My Armor of Numbness had served me well over the years however, it almost broke me in two. TRIGGER WARNING: THE SUBJECT MATTER MAY BE DISTURBING TO SOME.
So, what is my Armor of Numbness? It’s the shield that I wear that protects me for sad, unhappy, and terrifying events in my life. I think we all have some type of armor. Mine was especially thick for many reasons. The shield that covered my PTSD was especially thick because it had to be.
Most of my PTSD came for first working on a firetruck, then secondly working on one of the busiest ambulances services Fulton County 911, downtown Atlanta. I will tell you of a couple of calls to give you a taste of what types of memories I’ve held in for years.
Like the time where a guy was shot ten feet from me and you wonder if you are next. However,
that was not the worst of the worst. We had received a call for two people hit by a car on I-20. When we got there, there were two people hit by several cars’ multiple times. However, they were just pieces and parts left over a mile stretch. This one hit me so hard for multiple reason. I lost it on scene, yelling about why the hell did we get called. They should have called the corner not us. They wasted or time. As an empath loss of life comes out in strange ways and my violent outburst was one of them.
The ones that get to you are like his call. Before GPS, we were headed to the call and when I turned down the street, I turned left instead of right taking us in the wrong direction costing us several minutes. Did that make a difference? Probably not, but you still have that thought, “what if,” that won’t go away. To make matters worse the call was so tragic. A guy about fifty had answered a knock at his door when he was robbed at gun point. When he gave the seventeen-year-old his wallet the kid shot him clipping his hepatic artery. As we were taking him out the house on the stretcher, he grabbed my partners hand looked him in the eye and said, “don’t let me die.” In that moment I knew he would be dead before we got him to the hospital. People know when they are dying and despite all your training there is nothing you can do but watch them die.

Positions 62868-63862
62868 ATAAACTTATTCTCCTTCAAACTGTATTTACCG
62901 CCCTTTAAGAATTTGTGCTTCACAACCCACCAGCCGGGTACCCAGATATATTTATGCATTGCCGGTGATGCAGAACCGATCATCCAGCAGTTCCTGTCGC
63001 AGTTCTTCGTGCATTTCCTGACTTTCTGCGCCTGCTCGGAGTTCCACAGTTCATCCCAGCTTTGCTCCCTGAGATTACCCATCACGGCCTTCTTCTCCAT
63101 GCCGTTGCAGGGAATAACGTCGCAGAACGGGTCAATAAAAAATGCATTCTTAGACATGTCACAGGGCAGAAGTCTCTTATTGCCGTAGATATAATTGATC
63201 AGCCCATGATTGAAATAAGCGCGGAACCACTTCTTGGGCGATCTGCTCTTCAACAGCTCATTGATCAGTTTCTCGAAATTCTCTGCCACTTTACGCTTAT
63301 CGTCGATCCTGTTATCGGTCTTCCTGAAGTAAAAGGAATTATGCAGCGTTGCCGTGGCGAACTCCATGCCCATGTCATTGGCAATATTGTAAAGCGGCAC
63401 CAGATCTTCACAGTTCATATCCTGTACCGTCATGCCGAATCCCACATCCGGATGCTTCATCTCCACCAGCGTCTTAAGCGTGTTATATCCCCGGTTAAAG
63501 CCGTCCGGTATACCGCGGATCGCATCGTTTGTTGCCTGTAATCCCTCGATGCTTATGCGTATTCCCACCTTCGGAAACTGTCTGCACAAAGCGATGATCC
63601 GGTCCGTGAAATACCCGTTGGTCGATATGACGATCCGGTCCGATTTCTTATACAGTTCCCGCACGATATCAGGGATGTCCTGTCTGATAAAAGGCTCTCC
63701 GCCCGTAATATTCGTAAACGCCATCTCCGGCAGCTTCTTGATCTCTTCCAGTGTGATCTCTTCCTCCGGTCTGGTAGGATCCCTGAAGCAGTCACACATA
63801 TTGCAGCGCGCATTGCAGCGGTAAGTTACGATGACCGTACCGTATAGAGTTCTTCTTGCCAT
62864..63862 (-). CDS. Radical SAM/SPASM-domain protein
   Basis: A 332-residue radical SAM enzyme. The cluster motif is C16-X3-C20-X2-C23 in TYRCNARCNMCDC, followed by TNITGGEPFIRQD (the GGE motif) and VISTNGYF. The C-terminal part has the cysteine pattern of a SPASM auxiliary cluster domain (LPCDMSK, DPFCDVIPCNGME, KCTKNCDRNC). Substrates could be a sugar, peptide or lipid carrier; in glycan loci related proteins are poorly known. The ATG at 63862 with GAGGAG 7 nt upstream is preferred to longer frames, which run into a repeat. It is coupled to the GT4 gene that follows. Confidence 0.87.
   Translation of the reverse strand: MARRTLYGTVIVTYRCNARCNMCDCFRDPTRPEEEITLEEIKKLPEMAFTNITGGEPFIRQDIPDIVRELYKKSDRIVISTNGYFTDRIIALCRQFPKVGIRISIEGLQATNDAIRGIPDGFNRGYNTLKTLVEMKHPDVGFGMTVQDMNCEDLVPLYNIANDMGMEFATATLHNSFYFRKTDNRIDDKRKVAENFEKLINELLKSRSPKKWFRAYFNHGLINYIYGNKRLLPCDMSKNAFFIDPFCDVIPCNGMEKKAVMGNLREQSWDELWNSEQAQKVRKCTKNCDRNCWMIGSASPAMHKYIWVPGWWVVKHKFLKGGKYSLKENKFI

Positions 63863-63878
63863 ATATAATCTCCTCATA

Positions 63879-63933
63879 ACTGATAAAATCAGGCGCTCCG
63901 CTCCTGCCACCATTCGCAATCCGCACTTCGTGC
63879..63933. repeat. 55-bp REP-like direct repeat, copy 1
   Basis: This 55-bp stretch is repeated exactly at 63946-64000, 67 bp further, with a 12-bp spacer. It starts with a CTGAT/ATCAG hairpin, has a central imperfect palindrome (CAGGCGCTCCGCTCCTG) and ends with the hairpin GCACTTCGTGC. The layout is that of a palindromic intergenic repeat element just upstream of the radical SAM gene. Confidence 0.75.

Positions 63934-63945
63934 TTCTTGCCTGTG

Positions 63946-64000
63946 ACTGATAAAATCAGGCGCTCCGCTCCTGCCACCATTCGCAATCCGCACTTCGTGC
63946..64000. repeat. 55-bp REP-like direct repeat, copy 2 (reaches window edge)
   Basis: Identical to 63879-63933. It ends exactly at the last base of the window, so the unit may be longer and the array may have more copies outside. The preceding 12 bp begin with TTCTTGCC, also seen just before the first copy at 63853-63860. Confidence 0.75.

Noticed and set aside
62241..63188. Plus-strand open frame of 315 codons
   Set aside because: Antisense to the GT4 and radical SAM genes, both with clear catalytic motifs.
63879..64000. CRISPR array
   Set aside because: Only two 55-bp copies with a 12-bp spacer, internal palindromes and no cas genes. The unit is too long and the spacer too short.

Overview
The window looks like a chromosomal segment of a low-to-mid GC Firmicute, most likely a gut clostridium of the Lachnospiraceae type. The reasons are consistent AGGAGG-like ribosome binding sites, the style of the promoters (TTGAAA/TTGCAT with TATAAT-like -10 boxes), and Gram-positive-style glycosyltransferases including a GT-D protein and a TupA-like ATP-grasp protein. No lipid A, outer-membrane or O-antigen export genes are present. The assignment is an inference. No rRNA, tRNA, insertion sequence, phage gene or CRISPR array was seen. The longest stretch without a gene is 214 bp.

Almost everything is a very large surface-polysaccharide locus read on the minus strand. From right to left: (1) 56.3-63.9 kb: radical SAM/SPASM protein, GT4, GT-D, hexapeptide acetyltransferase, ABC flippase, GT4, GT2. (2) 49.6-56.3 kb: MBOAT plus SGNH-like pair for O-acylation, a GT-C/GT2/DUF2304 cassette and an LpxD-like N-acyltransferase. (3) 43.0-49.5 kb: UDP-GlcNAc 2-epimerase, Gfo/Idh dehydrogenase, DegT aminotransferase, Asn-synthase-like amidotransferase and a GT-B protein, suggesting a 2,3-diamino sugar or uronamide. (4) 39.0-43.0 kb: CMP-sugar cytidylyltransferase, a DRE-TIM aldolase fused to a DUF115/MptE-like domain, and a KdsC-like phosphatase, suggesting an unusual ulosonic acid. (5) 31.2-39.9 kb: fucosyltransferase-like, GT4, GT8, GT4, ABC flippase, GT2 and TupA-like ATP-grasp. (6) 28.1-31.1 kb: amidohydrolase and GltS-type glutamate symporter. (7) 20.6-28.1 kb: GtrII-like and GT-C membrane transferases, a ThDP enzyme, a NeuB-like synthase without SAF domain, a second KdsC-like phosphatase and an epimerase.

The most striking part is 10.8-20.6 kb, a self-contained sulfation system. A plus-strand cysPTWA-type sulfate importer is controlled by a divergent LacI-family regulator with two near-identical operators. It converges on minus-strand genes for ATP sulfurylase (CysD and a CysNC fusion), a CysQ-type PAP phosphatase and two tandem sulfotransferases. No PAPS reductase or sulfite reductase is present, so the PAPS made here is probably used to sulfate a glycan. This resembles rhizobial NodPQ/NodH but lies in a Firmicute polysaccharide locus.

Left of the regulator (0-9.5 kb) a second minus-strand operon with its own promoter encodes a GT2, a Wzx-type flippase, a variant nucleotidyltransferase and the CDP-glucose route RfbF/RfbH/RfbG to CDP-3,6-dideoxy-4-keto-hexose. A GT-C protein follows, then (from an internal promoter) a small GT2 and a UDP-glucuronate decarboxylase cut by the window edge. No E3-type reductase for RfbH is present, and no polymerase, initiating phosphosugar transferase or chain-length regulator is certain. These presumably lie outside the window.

The next call is the best of the worst. I read a script today that had a scene similar to what I experienced but the script was fiction and mine were real. We received a call of a pair of newborn twins were abandoned in a dumpster. When we got to the scene there were a pair of twins in a filthy dark brown dumpster. It was surreal, it was like the person who left them not only abandoned them but was saying they were human garbage. They were covered in filth and were being eaten by ants. It was horrendous, unfathomable to someone with young kids. The reason I say it was the best of the worse was my last image of those babies. I saw one of the nurses in a rocking chair holding both of them alive and cleaned up. I knew at that moment that they were okay. I am so glad for that image and will cherish that image for the rest of my life.
These are just a few of many traumas that make up my PTSD. Some that I still don’t talk about even after 30+ years. So, what does this have to do with being transgender? For me it was a powder keg that I was sitting on. The thing that protected me was the thing that also pushed me to suicide. Because when I lost control of my gender issues the complete dam broke, and all of these plus many more emotions were released at one time. We can’t pick and choose what event will come out. I had so many negative feelings, shame, guilt, and death pent up inside.
However, three years later everything has settled down. I am no longer suicidal, and my outlook has improved a thousand percent. When transgender people get to a point of their transition where they finally accept who they are the statistic of suicide go to that of the general population, which is about one-point-seven percent instead of forty-five percent for transgender people. As always love, light, and peace. Sophie
Sophie Marie White, married with three kids, is a native of South Louisiana. She draws from her varied experiences as a writer, filmmaker, producer, Director of Photography, Chiropractor, EMT, firefighter, race car driver, and boxing promoter to inspire her acting and writing. She has been active in the film industry for the past 18 plus years.
Sophie began acting a little over a year ago. Since then she has been cast in several feature films, including Hummingbird and We All Think We Are Special. Sophie was also cast in several TV series including Tell Me Your Secrets and top of show, guest-starring role, on Chicago Med. In her first year and a half of acting, she has been cast in 3 television series, 14 movies, and 1 play.
She is also a syndicated writer, who writes on transgender issues in and outside the film industry. Her screenplays have won the ISA New Orleans Writers Award 2017 and have placed at Table Read My Screenplay (New Orleans, London, and Sundance), Final Draft Fellowship, ISA Fast-track Fellowship, and New York International Fright Fest.
Films she has produced from her screenplays have won or placed at numerous film festivals including AMFM, London Independent Awards, Imagination Lunchbox, and New Zealand Film Awards, just to name a few. She has even watched one of her produced films in the White House.
Sophie is a transgender female, and with her family, she’s making her way through the complicated transition process. She brings a unique voice that is extremely under-represented in the film and television industry. Her desire to share her journey will hopefully show others that there is hope, and they are not alone. Sophie tries to live up to her motto of love, light, and peace.
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